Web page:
Finally, we have proposed a tool that merely displays time-related changes in risk of mortality, not a complete decision-support system (33). For example, requirement for dialysis or occurrence of a life-threatening stroke will increase the calculated value for risk of mortality, but these events may make the patient unsuitable for transplantation, rather than triggering a need for urgent transplantation.
Patients with heart failure who are listed for transplantation comprise a heterogeneous group whose risk of mortality on the waitlist is primarily driven by adverse events and organ dysfunction that change over time, often dramatically. Clinical integration of these changes is challenging, and a tool that aggregates this complex information and displays it as a continuously updated mortality risk may aid in better appreciating patients’ dynamic clinical status. The methodology used in developing this model shows 1 way of creating an important portion of a heart allocation score that could provide a new approach to candidate evaluation and selection in an objective, flexible, and uniform way. This time-varying mortality, combined with clinical evaluation, may lead to dynamic candidate prioritization that could reduce mortality on the heart transplant waitlist.
COMPETENCY IN PATIENT CARE: Baseline risk factors at time of listing for heart transplantation are eclipsed by subsequent events and by changes in laboratory values reflecting organ failure.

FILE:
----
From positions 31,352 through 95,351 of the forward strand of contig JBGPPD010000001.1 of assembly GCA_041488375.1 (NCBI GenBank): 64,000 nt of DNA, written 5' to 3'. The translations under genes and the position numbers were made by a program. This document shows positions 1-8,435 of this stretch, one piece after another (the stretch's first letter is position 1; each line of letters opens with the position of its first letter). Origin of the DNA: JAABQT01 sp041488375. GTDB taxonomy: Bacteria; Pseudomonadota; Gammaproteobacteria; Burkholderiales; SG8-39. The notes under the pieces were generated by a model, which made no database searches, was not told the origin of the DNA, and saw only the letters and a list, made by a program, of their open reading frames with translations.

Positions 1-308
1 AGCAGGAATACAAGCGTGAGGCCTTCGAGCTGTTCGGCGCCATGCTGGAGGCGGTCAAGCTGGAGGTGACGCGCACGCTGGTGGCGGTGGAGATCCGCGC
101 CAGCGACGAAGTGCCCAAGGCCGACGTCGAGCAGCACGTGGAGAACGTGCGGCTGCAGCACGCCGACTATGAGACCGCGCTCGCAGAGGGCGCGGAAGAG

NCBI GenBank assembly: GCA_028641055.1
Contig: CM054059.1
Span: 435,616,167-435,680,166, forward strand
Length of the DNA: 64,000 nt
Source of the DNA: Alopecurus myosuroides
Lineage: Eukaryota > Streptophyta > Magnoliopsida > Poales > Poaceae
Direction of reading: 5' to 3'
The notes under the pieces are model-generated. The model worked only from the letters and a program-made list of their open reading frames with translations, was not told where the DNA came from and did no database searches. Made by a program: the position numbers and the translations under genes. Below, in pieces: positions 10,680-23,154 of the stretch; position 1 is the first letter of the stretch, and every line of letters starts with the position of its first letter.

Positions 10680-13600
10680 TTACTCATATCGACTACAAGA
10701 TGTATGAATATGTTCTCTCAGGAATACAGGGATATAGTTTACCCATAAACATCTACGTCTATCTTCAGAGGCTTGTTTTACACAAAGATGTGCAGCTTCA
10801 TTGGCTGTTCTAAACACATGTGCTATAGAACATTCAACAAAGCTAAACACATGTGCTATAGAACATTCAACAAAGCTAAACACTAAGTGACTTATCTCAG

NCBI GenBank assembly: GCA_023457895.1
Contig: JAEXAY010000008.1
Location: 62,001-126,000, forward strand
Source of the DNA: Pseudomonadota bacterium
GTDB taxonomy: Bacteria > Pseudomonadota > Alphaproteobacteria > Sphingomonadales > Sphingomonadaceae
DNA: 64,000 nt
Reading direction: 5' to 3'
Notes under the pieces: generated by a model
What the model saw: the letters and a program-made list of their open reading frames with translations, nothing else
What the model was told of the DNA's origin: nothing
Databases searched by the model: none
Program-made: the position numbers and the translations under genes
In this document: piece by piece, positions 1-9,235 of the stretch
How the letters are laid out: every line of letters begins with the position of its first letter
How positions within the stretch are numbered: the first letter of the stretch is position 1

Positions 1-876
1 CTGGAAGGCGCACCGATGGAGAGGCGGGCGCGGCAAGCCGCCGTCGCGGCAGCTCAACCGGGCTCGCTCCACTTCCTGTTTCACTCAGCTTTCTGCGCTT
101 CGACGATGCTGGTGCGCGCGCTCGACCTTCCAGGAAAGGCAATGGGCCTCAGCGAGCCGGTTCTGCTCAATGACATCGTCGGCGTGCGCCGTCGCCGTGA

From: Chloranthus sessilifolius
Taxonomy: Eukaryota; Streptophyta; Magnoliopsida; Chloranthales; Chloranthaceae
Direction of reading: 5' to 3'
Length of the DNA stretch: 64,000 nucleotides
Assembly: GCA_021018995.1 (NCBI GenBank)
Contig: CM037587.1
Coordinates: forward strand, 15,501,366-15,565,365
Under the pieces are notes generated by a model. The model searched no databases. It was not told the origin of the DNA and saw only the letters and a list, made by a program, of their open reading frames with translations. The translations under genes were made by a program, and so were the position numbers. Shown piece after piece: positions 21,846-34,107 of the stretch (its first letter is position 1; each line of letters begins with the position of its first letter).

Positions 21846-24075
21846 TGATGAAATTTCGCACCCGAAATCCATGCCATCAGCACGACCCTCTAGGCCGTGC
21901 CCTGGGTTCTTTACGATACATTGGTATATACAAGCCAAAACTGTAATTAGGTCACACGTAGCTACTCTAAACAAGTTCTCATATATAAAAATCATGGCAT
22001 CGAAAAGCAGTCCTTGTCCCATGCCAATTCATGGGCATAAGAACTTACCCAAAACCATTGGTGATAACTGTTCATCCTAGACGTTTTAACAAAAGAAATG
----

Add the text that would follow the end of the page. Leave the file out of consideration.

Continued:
TRANSLATIONAL OUTLOOK: Continuously updating the risk of mortality among patients awaiting transplantation could facilitate more objective allocation than the current tiered approach and reduce mortality. New methods are needed to estimate the magnitude and effect of informative censoring and refine predictors of time-varying risk among candidates for cardiac transplantation.
This study was supported in part by the Drs. Sidney and Becca Fleischer Heart and Vascular Education Chair (EHB). Data and methodology presented herein supported a grant application to the National Heart, Lung, and Blood Institute that is now funded as grant R01HL141892. All authors have reported that they have no relationships relevant to the contents of this paper to disclose.
- Abbreviations and Acronyms
- confidence limit
- mechanical circulatory support
- United Network for Organ Sharing
- Received January 22, 2018.
- Revision received May 7, 2018.
- Accepted May 9, 2018.
- 2018 American College of Cardiology Foundation